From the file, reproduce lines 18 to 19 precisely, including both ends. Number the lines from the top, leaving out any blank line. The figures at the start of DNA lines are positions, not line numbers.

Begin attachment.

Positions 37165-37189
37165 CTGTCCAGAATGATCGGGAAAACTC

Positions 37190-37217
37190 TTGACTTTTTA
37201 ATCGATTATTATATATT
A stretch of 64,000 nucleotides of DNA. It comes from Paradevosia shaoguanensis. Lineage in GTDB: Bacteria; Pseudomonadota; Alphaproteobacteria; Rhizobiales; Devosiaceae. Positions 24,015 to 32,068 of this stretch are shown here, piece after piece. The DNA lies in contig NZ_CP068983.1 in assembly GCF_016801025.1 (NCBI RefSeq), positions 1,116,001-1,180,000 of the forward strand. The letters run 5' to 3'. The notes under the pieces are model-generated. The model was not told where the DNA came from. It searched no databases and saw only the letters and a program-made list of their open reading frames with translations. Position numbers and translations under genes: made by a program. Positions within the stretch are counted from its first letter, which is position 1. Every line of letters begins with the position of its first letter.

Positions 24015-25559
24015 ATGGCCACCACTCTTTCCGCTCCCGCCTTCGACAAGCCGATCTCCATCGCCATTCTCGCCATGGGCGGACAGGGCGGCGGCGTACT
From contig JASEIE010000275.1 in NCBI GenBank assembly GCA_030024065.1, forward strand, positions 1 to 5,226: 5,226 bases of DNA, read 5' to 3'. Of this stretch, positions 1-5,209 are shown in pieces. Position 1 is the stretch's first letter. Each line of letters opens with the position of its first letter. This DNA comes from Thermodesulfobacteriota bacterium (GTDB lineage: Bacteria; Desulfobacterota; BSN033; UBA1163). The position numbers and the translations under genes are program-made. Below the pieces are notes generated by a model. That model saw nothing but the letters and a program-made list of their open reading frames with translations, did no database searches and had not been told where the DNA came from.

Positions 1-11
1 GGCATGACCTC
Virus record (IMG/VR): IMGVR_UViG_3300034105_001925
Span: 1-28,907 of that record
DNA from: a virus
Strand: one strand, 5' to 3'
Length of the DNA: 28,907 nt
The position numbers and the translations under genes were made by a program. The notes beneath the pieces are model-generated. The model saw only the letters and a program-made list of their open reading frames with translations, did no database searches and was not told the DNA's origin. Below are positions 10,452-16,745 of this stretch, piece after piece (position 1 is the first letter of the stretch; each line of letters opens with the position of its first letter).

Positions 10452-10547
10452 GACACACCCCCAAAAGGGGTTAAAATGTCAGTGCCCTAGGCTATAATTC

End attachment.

Positions 10452-10547
10452 GACACACCCCCAAAAGGGGTTAAAATGTCAGTGCCCTAGGCTATAATTC